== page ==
Monday, August 23, 2010

CRO Touts "Innovative Patient Recruitment Strategies" -- As It Hires Merck-ified Patient Recruiter

While I am sure the vast majority of this CRO's employees seek only to place the best patient candidates -- in a completely neutral and above-board fashion -- into these myriad FDA-required clinical trials, this drive for "innovation", coupled to a tightly controlled, marketing department driven study design -- will almost inexorably lead to more of these all-too preventable tragedies. [Additional earlier background here.]

In any event, another honcho at Old Merck has landed softly, per the PR NewsWires site-feed:

. . . .Kendle, a leading, global full-service clinical research organization, today announced the appointment of Jeffrey M. Zucker as Senior Director and Global Head, Patient Recruitment. Zucker will provide global leadership for the development and implementation of innovative strategies to accelerate patient recruitment, improve retention and support the timely and efficient delivery of Phase I-IV clinical development programs for the Company's biopharmaceutical customers. . . .

Zucker brings extensive experience from across the biopharmaceutical industry, including management positions focused on site selection and patient recruitment. In his most recent position, he led global trial optimization efforts for Merck & Co. He also has served as Director of Inpatient Operations at CRI Worldwide and as founder and President of Applied Research Trials, a biopharmaceutical consulting firm focused on improving clinical research trials and processes. Zucker has held leadership positions for Eli Lilly, Princeton Biomedical Research and multiple clinical investigative sites. . . .

. . .Innovative patient recruitment strategies in support of investigative sites have earned Kendle consistent recognition as a CRO of choice. . . .

[From Kendle brochures:]

For a Phase III trial across 26 countries Kendle created a proactive optimization strategy to boost recruitment at slow or non-enrolling sites. Kendle’s extensive experience made rapid implementation possible, leading to a 50 percent increase in patient randomizations within one month. . . .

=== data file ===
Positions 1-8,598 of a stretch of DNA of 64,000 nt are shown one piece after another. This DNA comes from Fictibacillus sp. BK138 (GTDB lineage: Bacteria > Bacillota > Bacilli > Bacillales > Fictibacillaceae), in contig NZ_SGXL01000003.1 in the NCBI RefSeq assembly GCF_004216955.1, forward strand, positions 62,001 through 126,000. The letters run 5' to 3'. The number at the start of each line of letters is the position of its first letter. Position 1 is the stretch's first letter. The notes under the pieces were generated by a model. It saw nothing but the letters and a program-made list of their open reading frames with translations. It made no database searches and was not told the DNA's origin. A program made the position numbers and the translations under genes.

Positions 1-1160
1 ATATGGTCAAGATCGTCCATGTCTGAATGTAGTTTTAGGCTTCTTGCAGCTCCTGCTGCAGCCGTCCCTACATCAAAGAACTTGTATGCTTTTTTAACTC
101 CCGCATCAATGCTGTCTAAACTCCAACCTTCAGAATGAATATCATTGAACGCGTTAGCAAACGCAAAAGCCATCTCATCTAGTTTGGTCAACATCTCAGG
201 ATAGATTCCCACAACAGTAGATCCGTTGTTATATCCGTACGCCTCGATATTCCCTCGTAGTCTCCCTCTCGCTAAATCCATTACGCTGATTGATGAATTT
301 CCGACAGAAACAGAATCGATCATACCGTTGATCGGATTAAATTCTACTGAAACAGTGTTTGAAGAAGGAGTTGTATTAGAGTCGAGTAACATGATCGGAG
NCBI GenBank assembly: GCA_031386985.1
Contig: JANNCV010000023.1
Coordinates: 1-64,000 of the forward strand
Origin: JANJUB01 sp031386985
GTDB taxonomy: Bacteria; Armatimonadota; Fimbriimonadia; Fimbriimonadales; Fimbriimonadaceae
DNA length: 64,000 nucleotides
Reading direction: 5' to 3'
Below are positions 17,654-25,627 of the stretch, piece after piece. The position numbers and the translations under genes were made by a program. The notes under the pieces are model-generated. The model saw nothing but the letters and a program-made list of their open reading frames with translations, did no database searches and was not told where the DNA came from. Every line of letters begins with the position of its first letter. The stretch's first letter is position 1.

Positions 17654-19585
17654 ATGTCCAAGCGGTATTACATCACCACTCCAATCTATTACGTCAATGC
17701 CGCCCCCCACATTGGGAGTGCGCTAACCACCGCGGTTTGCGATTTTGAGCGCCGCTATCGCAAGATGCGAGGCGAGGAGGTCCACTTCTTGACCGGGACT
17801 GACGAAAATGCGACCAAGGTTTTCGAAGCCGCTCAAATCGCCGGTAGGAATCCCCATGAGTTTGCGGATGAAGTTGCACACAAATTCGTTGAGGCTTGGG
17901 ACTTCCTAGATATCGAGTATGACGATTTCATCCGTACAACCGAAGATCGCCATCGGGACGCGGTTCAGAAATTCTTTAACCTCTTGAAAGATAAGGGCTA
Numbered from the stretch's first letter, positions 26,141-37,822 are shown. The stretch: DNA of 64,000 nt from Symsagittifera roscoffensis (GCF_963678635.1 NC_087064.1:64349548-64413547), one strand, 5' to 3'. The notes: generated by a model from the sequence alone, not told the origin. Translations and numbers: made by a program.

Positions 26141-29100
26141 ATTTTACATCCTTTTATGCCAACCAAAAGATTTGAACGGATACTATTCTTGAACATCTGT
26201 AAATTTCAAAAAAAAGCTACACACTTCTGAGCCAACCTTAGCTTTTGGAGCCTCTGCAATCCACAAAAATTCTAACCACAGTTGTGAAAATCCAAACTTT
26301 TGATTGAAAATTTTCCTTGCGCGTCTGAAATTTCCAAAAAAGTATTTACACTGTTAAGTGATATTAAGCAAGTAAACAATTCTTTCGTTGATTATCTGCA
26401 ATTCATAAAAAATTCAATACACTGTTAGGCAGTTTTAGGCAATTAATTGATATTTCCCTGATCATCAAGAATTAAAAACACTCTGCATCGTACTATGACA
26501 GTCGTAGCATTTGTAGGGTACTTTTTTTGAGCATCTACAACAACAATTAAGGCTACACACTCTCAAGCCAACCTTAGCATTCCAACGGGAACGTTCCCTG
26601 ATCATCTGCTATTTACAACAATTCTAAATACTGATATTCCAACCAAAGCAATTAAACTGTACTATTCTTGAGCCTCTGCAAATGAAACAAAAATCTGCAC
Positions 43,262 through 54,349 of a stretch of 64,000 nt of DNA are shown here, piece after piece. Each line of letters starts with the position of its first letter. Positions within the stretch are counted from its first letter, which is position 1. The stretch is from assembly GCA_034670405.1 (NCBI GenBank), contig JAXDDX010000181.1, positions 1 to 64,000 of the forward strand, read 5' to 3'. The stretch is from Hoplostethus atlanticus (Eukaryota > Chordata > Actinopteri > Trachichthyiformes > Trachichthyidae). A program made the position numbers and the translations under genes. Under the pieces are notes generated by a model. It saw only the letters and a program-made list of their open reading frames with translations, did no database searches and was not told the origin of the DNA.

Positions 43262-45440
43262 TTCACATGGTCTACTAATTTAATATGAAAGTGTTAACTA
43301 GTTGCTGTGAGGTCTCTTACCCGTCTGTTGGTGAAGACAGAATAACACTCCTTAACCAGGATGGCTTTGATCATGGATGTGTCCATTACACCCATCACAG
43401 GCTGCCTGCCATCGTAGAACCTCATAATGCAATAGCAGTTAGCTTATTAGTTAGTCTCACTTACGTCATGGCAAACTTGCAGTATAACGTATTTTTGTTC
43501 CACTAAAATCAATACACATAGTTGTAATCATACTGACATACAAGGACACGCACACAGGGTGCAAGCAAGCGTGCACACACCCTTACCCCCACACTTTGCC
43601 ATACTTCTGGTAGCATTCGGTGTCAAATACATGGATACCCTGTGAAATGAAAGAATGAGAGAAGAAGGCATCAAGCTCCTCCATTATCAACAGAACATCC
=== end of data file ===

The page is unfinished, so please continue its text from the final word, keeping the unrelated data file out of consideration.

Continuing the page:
[And this. . .]

Kendle’s global medical writing team has extensive expertise in producing high-quality protocols, Informed Consent Forms, clinical study reports, regulatory submissions with supporting Integrated Summaries of Safety and Efficacy (ISS/ISE), medical manuscripts, abstracts and patient narratives. . . .

I truly believe clinical trials should be about science, not marketing pitches. I hope the FDA (still) agrees.


Anonymous said...

think you need to dig some further; patient narratives are written to describe a.o. adverse events that did occur in more detail. Narratives aid the evaluation of trial data by describing events more completely and by putting events into perspective in most if not all trials.

Condor said...


I am aware of that. I highlighted the mention fo the patient narratives, because -- as Salmon will no doubt shortly swim by, and inform us -- there is an "art" to the science of writing the adverse event narrative, in a way that is truthful, yet does not unduly harm the chances of the drug candidate putatively under study.

That sometimes dark art is exactly the sort of thing that more than occassionally leads to the FDA's approval of some dubious drugs.

Do stop back -- I do appreciate varying perspectives, here. I think you presume drug companies motivations are generally benign; I presume that the companies are generally motivated by the promise of a blockbuster -- even if they have to create it through a manufactured "sizzle", rather than just letting the steak's taste sell it, by word of mouth.


Anonymous said...

Working in the industry I can only say that the usual intentions are to create good drugs that sell good.

Companies working on projects of this magnitude have to operate in the financial system of today where 'shareholder value' is #1.

However, should healthcare depend on academia alone the trickle of new drugs would dwindle down ultra fast. Pharma as we know it is about to melt down IMHO. In the cycle of life the industry will have to redesign itself rapidly.

Adverse events and their incidence rates can not be evaluated in the proper perspective of all circumstances which might skew the risk-benefit evaluation, narratives help by painting the fuller picture-not necessarily a brighter picture.

Narratives do not ever replace the cold safety data that is evaluated by regulators, but they can put the right perspective on matters by describing the relevant circumstances under which the events occurred.